“In their October monetary policy review (see our take here), the RBNZ reiterated OCR settings were restraining inflationary pressure and that overall inflation was on track to fall below 3% by the end of next year. We broadly concur, and believe conditions are in place that should push NZ inflation lower over time.
We can cite the following:
• Easing supply chain disruptions and lower global inflation rates, although we are keeping close tabs on oil prices.
• Global and domestic economic prospects are also weaker, with commodity export prices well below 2022 peaks.
• Financial conditions have tightened appreciably, with at least a further 60bps of mortgage rate hikes in the pipeline even if the OCR does not move higher.
• The household sector is being walloped by soaring living costs. Increased consumer resistance to paying higher prices should limit how much price setters can push through.
• Price pressures from the labour market appear to be cooling. Our earlier research had flagged the state of the labour market as being a key determinant for inflation persistence. The work-ready composition of strong net immigration (see our more recent research here) and record rates of labour force utilization look should help push core inflation lower.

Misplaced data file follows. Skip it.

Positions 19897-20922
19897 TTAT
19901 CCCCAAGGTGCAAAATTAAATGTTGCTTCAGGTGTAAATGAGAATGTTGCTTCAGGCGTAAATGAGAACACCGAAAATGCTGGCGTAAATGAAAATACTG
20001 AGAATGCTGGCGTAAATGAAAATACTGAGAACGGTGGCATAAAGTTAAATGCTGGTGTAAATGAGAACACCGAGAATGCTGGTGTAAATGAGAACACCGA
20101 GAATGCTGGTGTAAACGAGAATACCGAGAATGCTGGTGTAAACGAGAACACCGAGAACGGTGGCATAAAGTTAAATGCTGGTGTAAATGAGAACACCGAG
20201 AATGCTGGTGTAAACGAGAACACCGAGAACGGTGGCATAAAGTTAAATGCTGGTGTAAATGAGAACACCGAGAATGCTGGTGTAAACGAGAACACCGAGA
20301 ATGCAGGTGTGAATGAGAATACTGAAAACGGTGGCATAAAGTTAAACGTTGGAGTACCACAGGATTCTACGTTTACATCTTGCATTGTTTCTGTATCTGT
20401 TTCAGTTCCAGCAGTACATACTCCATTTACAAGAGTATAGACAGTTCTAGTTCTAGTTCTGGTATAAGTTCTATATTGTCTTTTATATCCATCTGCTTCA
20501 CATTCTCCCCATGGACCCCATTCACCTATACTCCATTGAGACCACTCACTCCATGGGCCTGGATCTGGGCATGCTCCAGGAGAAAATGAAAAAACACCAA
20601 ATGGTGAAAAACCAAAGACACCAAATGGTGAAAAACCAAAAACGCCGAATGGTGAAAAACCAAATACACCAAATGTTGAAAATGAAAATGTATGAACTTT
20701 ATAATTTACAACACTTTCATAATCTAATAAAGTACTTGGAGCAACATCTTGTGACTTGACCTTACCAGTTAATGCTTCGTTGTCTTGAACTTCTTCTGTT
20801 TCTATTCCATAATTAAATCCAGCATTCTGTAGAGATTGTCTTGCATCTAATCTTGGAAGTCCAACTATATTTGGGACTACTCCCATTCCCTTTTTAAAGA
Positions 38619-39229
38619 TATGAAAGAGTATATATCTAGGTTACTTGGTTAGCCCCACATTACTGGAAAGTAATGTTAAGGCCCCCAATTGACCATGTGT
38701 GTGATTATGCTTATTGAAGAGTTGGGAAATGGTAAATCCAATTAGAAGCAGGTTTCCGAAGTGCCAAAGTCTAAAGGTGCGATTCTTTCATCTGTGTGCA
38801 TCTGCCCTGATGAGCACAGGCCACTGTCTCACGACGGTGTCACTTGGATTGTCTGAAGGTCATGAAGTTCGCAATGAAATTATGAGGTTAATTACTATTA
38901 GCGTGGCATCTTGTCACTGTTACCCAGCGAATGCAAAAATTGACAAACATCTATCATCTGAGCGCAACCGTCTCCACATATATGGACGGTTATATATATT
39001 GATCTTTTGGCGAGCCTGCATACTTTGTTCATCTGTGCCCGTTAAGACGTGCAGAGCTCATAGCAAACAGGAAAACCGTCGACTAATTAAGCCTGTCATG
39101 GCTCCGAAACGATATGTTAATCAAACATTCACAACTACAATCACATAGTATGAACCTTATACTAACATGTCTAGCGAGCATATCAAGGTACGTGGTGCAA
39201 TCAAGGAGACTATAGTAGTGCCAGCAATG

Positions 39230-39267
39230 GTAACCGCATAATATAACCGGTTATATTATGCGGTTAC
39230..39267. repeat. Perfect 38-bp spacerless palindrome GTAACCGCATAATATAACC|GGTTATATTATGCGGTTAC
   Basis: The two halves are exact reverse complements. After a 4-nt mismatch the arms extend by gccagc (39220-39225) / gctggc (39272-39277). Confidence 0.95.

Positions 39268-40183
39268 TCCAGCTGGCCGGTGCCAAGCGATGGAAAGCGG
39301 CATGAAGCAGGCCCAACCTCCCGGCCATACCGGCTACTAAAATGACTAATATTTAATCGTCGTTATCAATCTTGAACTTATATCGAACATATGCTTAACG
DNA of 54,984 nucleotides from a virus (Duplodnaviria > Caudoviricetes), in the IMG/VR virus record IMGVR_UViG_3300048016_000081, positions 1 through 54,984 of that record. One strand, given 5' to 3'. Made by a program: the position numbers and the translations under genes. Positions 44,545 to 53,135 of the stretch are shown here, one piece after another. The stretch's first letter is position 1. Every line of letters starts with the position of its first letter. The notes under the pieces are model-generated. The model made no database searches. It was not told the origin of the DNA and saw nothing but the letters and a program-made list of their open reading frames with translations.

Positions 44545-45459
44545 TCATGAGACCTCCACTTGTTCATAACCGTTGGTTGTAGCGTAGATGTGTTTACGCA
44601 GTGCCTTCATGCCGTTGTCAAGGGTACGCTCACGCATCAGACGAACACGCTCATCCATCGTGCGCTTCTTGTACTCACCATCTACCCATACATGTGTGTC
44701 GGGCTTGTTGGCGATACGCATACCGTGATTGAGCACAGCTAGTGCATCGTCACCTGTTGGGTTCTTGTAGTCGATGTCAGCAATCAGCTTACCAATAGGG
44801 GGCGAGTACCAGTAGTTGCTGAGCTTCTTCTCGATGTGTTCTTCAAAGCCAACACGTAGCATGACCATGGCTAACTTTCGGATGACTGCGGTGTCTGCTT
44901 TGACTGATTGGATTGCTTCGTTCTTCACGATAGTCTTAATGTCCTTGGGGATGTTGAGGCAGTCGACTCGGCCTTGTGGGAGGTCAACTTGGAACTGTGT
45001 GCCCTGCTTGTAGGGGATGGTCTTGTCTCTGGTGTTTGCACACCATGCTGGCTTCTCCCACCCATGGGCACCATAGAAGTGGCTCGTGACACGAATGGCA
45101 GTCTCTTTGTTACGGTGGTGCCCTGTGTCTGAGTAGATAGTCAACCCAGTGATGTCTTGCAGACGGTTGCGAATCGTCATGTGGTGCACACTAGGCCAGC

• Larger expenditure weights for components at cyclical peaks (domestic and international airfares are close to 30% and 60% respectively above pre-COVID levels) imply a greater deflationary impulse as these prices decline.
So to summarise and simplify all that, ASB analysts are basically saying that the inflation we have seen in recent years is just a relatively short term blip. Consumers are feeling the pinch and so price setters won’t be able to raise prices much more.
Of course this assumption is based upon the theory that “inflation” is simply caused by businesses putting up prices. But rather we’d say putting up prices is the result of the monetary inflation already created in the past! Our bet is that there is more to come.
We have had years of artificially low interest rates, so now we are seeing rates surging to make up for this. In much the same way we had years of monetary inflation, so now we are seeing the resulting price increases in everyday goods.